Incessant noises, beating
down my glow – airplanes and dogs
voicing their aggressive anxiety. Too much
space to fill with disembodied eyelids – except to say,
I am better off knowing what to hide and with whom.
Everyone I talk to insulates me, be it in vast or narrow
confines. I don’t need to suffer or hunger for what is not mine
or for an intimacy more accurately labelled illusion.
Animals walk by me and I am drawn into their interiors.
I am drawn to look through the physicist’s window and laugh
at certain logic used to dismiss the ranks of God
and creatures that gallop, burn-up in back alleyways, escaping definition.
I don’t know if sand is like stars, but it is a fragrant research to find out,
fumbling with layers, branching out on tiptoe.
It is a pistil attracting pollen, a prescription to illuminate grief and cherishing.
Just as when faced with illness, the superfluous gets skimmed,
it is essential to honour the need for certainty in all forms of love,
it is essential to see that which struggles always ends up shivering in its bonds,
eventually learns that letting go is a prerequisite before achieving threshold, before
the welling up, the grand unshackling groan
of a peace-inducing
Allison Grayhurst is a member of the League of Canadian Poets. She has over 500 poems published in international journals and anthologies. She has eleven published books of poetry and five collections, as well as six chapbooks and one e-chapbook. She lives in Toronto with her family. She also sculpts, working with clay; http://www.allisongrayhurst.com
A Terrorist’s Confession
He is fighting for a cause and vanity
To introduce crime against the whole of humanity
He does not have any goal actually
Something to target is his goal only
Do you dare take it for some religion or ideology?
Consciously he kills, and he does not owe an apology
He does not like peace, and he abhors silence
Violence he prefers and it is evident in his senses
All he wants is to make the green world fade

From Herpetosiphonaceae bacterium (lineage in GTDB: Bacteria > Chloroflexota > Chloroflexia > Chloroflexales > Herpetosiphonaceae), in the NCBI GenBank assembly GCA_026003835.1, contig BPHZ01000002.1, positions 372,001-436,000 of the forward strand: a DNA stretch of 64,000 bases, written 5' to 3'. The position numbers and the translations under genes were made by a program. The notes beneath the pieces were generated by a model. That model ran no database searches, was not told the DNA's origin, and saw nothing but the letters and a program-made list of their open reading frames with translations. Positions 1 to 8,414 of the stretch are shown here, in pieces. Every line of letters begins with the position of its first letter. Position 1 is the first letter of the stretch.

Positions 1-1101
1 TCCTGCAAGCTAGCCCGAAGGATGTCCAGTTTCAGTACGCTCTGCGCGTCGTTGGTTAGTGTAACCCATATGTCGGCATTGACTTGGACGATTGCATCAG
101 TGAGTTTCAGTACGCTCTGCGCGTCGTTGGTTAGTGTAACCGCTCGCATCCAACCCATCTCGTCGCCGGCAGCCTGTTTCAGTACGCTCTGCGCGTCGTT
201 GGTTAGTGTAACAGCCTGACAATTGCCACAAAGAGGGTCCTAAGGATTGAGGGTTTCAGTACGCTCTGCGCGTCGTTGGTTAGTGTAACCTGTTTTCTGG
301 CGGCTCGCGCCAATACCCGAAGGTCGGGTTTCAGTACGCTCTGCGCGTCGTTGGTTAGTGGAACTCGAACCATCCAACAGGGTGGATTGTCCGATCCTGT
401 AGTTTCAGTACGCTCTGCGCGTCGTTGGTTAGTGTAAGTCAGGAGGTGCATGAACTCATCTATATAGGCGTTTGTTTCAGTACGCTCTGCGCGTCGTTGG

For that he kills and paints things red
He condemns you if you call him Jihadi or rebel
He is a fighter and does not want any such label
His cause is the only reason for survival
His soul is dead already, and his body is his apparel
Amitabh Vikram Dwivedi is university faculty and assistant professor of linguistics at Shri Mata Vaishno Devi University, India; and author of two books on lesser known Indian languages: A Grammar of Hadoti and A Grammar of Bhadarwahi. He has published around fifty poems in different anthologies, journals, and magazines worldwide. Until recently, his poem “Mother” was included as a prologue to Motherhood and War: International Perspectives (Eds.), Palgrave Macmillan Press. 2014.
as a virtuous but mislead
philanthropist fallen angel
and victim of Lucifer’s
I’ve become well
aware, in fact
those words that present
those foul flicks of the
tongue of dread
that seem to proliferate
Yet this distinction—
of life and death
and the infinite
shape of cycling
the scent of time
and the feel
remains the one
and the guilt of
remembering forgotten things
I spew my own
these legions of word
upon this page
as my final defense
my bone armor…
and forgetfulness in itself
the only true brother
all my own.
Still in the light of
my bone armor—
waxing molten flaw—
becomes the only suitable
No metaphors can forever
contain the Blacksmith
who set his crown upon
a king, forgot his anvil
he who does not pretend to lead
but never follows.
smeared in bile
and amniotic fluids
no inken masterpiece
can express this masterpiece
for something so essential
expressed in essenceless paint
or words becomes charcoal
but a twisted and drugged
memory of a chained
who beats each
wife with a
new decrepit fist
half hearted flailing
sinking into its own
bottomless witches’ well.
Exactly the same as
slumping opium glaze
of a Chiang Mai
outside the palace gates.
One so beaten
with feverish nightmare
deserves the soft kiss
of gentle awakening
But one such as I
requires the swift
of crazy wisdom
and the selfless feast
at the banquet
where newly confident
slave lies upon a
blood soaked silver plate
offering to the guest
a host of demons
and the king of dread
himself—our own beloved
wearing a fang necklace
and a bone fashioned
Born in Hawaii, but living at a Buddhist center in the Santa Cruz mountains, La’akea Smith enjoys meditating, surfing, reading, lounging and contemplating in the beautiful red woods.
Carcinogenic Poetry: Top Ten crystallizes the journal between 2009 and 2015, sharing the most read posts to date. Presented from final poem to the top of the set, La’akea’s poem was published on Thursday, December 31, 2009, and was the sixth most read post at Carcinogenic Poetry.